And it’s no coincidence that many of these publications offer more than just content. Take Gossamer’s “Dusk” CBD line, the $79 pipe necklaces Miss Grass sells on their website’s “Shop” section or the In Bloom music festival hosted by Broccoli with $275 weekend passes. This isn’t a gotcha moment: It’s a reflection of the modern media landscape, where even the most progressive publications have to sell products to survive.
The latter offering, however, exemplifies a phenomenon McDonough finds promising: events where female cannabis enthusiasts can meet up and enjoy our new, more relaxed legal reality. “It’s not about buying fancy glittery vape pens, it is about finding female friends to smoke with and chill with and build a community, versus just buying products,” she says.
Speaking about In Bloom, Madewell echoed McDonough’s appreciation of community building.
“One of the things I hope for is that people who are responding to some quality in the magazine then come to a place and they’re in a room with other people who are also responding to some quality in the magazine and then that sense of commonality, it creates a foundation for people to build whatever they want, whether that’s friendships or connections or whatever may be,” she says. “It’s sort of a lovely thing to give people the opportunity to grow communities in that way.”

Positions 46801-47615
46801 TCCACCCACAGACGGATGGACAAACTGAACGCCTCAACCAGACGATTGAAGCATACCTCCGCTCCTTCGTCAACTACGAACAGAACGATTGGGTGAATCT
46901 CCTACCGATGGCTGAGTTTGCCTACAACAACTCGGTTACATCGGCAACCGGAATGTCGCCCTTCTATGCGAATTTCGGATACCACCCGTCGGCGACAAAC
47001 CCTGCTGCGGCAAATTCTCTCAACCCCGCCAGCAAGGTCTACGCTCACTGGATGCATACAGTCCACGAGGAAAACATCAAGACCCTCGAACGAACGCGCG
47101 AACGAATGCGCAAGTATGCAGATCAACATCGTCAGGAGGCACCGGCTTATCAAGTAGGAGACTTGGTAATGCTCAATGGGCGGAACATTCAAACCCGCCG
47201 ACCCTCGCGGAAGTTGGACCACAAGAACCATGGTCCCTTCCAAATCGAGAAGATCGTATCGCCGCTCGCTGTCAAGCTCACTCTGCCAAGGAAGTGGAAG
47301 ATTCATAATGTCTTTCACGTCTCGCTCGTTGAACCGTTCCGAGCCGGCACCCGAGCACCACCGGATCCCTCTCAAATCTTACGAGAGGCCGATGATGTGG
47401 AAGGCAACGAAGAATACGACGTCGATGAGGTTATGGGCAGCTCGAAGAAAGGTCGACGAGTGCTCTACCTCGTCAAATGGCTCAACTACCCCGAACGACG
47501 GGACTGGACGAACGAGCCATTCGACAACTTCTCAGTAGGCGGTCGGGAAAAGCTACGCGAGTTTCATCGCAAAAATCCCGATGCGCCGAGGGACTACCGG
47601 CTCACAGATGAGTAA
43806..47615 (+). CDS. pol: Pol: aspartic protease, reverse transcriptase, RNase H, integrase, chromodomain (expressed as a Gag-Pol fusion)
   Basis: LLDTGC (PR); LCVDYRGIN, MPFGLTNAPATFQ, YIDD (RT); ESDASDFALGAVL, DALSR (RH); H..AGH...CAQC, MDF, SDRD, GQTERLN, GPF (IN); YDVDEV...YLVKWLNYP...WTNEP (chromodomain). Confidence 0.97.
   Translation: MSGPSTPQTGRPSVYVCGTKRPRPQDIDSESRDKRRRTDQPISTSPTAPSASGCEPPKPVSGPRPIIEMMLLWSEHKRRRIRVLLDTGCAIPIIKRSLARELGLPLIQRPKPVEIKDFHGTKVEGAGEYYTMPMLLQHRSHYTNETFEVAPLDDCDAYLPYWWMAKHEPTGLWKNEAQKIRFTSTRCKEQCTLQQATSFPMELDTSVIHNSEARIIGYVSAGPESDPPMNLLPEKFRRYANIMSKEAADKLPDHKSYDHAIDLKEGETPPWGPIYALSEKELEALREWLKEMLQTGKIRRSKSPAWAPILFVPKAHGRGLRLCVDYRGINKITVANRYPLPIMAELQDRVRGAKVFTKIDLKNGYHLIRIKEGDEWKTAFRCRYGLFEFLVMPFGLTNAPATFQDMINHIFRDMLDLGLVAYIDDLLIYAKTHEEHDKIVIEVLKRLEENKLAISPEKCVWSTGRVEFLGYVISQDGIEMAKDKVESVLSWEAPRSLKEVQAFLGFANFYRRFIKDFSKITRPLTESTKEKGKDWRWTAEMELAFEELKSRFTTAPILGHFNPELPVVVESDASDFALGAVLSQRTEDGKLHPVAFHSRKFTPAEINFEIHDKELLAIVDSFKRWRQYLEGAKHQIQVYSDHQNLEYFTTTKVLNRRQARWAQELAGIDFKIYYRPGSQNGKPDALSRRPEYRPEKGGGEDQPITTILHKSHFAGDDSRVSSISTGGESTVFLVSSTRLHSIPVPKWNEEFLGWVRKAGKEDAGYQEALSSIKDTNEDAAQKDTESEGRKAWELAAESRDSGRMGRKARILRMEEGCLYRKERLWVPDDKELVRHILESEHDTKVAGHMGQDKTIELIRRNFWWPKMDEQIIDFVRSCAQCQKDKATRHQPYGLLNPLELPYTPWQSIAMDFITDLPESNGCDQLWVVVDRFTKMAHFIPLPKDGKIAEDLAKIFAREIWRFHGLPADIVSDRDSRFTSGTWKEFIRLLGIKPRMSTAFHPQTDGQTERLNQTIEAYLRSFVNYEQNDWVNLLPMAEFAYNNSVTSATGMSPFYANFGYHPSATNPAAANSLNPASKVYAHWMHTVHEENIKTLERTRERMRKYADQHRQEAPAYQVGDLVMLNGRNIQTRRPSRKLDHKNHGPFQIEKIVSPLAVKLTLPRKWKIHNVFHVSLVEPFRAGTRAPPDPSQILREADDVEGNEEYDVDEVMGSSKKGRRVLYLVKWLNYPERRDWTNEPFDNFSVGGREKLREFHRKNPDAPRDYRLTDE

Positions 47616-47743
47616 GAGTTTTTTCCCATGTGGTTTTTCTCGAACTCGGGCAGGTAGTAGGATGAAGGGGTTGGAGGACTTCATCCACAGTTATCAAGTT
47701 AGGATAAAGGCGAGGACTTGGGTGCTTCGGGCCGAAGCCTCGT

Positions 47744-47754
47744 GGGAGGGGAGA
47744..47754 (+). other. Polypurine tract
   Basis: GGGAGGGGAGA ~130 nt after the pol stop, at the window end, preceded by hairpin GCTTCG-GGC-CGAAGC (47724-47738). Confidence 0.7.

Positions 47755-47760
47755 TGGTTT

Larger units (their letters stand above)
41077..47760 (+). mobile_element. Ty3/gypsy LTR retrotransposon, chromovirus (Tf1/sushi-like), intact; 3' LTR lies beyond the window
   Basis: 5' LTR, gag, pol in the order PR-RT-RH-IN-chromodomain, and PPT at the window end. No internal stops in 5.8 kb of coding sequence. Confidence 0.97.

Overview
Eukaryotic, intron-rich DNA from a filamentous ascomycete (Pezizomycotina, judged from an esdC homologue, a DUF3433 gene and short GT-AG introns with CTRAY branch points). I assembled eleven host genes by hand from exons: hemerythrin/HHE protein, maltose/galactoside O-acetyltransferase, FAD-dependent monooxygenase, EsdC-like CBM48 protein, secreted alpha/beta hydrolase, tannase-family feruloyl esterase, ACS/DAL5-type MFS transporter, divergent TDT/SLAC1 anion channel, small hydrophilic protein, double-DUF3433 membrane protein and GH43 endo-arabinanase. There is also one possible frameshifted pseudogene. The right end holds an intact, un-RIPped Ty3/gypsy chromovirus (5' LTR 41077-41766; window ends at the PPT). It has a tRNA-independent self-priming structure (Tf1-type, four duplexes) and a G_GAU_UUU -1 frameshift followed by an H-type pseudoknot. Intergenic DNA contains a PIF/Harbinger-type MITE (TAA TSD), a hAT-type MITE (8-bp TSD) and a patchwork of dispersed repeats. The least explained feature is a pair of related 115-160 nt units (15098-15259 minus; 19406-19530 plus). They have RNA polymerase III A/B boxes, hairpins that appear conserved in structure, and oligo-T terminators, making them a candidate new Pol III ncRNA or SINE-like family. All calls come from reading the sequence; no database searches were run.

But whether you’re a woman pushing for equity in the cannabis industry or you just want to know where to buy the cutest rose gold vape pen, the abundance of female-focused cannabis publications reflects and heightens the reality that the role of women in the cannabis industry has been shifting for a long time.
“For all of us women, for us to be having this real culture that we have and really just elevating the space is kind of magical,” Skog says.
Even High Times stopped publishing the titillating magazine covers, long before any of these new entities hit the scene. “[Our] publisher’s attitude always was, we will do this as long as it sells, and when it doesn’t sell, we won’t do it anymore,” McDonough says. “And let’s say like… 2008 to like 2010, you really saw that type of content not sell anymore. They stopped putting sexy women on the cover when it was no longer a successful strategy.”
TELL US, what’s your favorite cannabis publication?
Originally published in Issue 37 of Cannabis Now. LEARN MORE